UNISON, the UK’s largest union, is today calling for an immediate halt to the Government’s Health and Social Care Bill. A lethal cocktail of economic uncertainty, spiraling waiting lists, and budget deficits, means that now is the worst possible time to bring in a major, untried, untested reorganisation, warns the union.

The latest statistics show NHS waiting times are increasing - those waiting 6 months or more for treatment have increased by 61% in the last year. And the Government’s demand for £20bn in so called “efficiency savings” is leading to ward closures, staff cuts and rationing across the country.

Christina McAnea, Head of Health for UNISON said: “If the Health and Social Care Bill goes ahead, the outlook for the NHS and patients looks bleak. The Government’s polices have already led to NHS patients waiting longer, often in great pain, for their operations.

“The Bill will make matters worse by taking the cap off the number of private patients that hospitals are allowed to treat. It will be an enormous temptation for cash strapped hospitals to boost their income by prioritising paying patients, pushing NHS patients even further down the ever-spiraling waiting lists.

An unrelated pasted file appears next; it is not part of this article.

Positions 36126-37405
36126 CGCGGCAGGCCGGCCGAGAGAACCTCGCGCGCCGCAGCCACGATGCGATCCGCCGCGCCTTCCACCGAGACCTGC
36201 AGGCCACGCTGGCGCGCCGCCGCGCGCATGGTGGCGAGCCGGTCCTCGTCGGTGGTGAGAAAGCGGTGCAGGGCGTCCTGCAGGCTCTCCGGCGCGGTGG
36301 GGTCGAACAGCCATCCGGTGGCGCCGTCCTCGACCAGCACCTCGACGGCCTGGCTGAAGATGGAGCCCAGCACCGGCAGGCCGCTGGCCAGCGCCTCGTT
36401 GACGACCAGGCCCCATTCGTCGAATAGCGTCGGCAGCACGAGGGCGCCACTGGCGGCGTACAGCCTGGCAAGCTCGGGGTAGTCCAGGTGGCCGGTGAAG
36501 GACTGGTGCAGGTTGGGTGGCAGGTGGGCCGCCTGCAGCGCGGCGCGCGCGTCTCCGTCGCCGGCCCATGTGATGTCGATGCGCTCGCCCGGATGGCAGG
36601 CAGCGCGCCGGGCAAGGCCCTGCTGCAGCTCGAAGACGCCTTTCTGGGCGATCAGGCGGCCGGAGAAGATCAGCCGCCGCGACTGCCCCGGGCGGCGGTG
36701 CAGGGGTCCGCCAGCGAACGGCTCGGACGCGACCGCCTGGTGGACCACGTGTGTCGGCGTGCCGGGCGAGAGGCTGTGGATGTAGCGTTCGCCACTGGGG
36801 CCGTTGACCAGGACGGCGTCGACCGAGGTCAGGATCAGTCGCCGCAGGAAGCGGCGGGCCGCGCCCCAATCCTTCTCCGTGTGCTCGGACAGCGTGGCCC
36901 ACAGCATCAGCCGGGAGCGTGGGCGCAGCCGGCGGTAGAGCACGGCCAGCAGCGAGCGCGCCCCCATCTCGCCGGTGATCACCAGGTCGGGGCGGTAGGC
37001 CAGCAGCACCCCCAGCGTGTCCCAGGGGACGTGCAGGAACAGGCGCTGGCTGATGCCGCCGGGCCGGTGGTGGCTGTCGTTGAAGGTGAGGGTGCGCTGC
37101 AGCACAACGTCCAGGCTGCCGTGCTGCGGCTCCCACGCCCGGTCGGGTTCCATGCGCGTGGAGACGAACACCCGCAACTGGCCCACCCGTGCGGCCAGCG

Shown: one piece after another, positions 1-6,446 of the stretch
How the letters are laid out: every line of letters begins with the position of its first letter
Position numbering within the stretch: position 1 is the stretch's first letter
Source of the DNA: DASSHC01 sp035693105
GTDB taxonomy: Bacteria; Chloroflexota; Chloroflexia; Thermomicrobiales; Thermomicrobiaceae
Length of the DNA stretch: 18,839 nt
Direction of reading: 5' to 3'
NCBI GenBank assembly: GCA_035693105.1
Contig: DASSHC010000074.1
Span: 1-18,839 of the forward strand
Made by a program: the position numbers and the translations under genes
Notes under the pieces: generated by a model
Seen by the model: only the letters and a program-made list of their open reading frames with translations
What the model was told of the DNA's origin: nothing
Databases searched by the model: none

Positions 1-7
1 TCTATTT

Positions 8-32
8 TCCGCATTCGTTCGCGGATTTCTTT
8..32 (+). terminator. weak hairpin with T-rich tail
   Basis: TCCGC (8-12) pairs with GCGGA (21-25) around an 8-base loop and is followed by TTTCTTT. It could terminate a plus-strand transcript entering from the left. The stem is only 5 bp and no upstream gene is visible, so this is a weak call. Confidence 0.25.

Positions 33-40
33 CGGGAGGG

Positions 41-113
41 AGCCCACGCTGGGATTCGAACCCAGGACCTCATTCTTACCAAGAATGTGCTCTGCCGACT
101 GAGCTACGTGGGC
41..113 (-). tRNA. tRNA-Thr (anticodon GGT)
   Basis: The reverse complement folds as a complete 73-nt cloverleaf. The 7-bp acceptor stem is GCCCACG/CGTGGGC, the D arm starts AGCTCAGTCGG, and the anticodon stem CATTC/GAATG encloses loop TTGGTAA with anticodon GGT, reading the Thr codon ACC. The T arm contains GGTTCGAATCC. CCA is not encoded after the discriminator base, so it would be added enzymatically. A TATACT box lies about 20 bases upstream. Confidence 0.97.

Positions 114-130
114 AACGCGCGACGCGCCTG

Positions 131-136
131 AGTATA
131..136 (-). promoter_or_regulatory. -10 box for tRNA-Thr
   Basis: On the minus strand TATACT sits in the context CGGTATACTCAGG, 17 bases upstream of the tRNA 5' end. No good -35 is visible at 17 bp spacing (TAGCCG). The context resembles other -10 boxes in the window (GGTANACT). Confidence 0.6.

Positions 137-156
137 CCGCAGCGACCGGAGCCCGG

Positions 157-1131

“Even fourteen of the elite group of foundation trusts ended the last financial year in deficit, a grim warning for the future of NHS finances.

“The economic uncertainty and budget deficits add to this lethal cocktail and should be obvious to the Government that now is not the time to bring in this massive, damaging NHS reorganisation."

Keep our Doctors Committees in the Saskatchewan medicare controversy

By Ahmed Mohiddin  Mohamed
University of Saskatchewan
September, 1963

Shortly after the doctor's strike in Saksatchewan, Ahmed Mohiddin Mohamed researched and wrote his MA thesis on the Keep Our Doctor's Committees that had been formed to support the doctors.

It remains an important and valuable resource for those researching and understanding the fight for medicare in Saskatchewan. - NYC

Abstract: The main task of the study has been to trace the development of the KODs - how, when, where and why did they come into being. Chapter II discussed the background to the Medicare controversy, the doctors' "unalterable" opposition to "State-Medicine", the College's efforts to educate the profession and the public on the matter and the Government's endeavours to meet what it considered the doctors' legitimate concerns.